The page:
“CFPB is suggesting an $80 overdraft by one of our customers should be treated like a subprime credit card. That means we need to give you a truth in lending document.” Providing that documentation, Harris says, may well be prohibitively expensive.

Harris notes that CFPB sent out the draft rule for comment on December 23. The comment period prior to the issuance of the final rule closed on March 23.

“We’re going to have a very difficult time continuing to provide this overdraft product to our customers due to the extra cost this new regulatory approach by CFPB will impose upon us,” Harris tells Breitbart News.

Harris is hopeful that Congress will act in an even more forceful manner.

“I think some [in Congress get it] definitely. We’ve had letters written. There was a hearing in House Financial Services recently where a Congressman questioned Cordray about this proposed rule,” Harris says.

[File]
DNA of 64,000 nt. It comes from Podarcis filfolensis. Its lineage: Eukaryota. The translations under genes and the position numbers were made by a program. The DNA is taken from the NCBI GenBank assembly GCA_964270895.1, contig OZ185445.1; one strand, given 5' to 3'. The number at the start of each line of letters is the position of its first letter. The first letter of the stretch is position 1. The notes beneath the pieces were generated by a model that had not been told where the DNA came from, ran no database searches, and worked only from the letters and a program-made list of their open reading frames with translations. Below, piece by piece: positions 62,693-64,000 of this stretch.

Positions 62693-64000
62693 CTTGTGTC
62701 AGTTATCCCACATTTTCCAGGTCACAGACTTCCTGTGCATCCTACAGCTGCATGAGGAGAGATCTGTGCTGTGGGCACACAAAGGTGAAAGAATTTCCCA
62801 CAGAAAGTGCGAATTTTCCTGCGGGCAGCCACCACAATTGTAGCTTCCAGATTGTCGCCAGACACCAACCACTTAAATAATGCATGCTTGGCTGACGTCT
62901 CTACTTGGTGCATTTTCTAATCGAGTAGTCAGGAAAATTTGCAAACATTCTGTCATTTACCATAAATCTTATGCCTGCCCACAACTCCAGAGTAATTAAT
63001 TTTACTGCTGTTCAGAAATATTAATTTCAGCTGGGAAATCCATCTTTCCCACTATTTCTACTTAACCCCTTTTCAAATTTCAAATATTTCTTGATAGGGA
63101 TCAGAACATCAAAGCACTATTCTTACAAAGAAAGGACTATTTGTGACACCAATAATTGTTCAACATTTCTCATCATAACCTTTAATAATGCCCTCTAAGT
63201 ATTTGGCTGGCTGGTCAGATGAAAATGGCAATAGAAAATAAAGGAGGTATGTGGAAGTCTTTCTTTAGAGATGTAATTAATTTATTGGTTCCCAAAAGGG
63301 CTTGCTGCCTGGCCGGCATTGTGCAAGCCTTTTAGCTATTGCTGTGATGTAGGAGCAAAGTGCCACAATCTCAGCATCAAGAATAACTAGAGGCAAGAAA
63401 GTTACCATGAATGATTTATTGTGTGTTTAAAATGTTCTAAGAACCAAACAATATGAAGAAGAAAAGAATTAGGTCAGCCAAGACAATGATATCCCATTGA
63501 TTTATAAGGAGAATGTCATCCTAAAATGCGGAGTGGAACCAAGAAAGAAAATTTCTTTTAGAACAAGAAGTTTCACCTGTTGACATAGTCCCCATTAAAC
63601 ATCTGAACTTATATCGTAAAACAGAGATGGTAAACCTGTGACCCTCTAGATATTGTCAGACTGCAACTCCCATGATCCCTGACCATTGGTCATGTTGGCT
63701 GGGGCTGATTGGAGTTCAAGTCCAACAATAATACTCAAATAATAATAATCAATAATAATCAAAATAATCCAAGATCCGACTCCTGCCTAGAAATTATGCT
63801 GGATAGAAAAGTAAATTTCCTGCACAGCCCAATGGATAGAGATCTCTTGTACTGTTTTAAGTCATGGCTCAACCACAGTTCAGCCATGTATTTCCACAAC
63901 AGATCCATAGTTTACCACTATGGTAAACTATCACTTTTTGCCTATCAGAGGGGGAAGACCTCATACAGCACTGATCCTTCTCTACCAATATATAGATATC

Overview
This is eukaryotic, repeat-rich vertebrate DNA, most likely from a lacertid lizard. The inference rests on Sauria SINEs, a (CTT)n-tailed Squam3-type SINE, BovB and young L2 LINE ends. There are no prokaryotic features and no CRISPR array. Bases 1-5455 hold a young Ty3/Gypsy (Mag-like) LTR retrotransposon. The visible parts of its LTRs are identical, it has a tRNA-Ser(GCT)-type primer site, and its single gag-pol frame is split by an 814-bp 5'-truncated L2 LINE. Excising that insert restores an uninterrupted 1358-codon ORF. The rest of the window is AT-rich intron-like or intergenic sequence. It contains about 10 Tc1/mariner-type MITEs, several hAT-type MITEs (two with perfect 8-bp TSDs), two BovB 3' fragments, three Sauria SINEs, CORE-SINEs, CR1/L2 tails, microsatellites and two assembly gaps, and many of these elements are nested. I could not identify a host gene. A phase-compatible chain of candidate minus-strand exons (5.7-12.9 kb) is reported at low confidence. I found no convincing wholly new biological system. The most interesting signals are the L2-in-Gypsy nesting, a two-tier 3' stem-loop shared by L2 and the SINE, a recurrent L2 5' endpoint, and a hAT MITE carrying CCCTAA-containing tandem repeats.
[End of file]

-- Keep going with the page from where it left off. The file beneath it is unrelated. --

“We’ve had an awful lot of customers comment on the proposed rule. We want that input to add choice and option in products in the final rule,” Harris adds.

“6,000 people commented on the proposed CFPB rule,” Harris notes. “5,900 and change were our customers who were supportive of our product to preserve choice. Some of the comments are very telling. One commenter, for instance, wrote ‘I use this to feed our children.’”

Harris is not shy about how NetSpend engaged its customers to lobby CFPB during the rule making process.

“We went out and told our customers: ‘Tell Washington what you think,’ primarily through email communications with them, and our customers responded,” Harris says.

“We’re optimistic the CFPB will consider changing the regulatory framework. We’re hoping for best but planning for the worst,” Harris concludes, a common refrain heard from American business leaders on dealing with Washington bureaucrat these days.

NetSpend, a ten year old company based in Austin, Texas, was acquired by TSYS two years ago.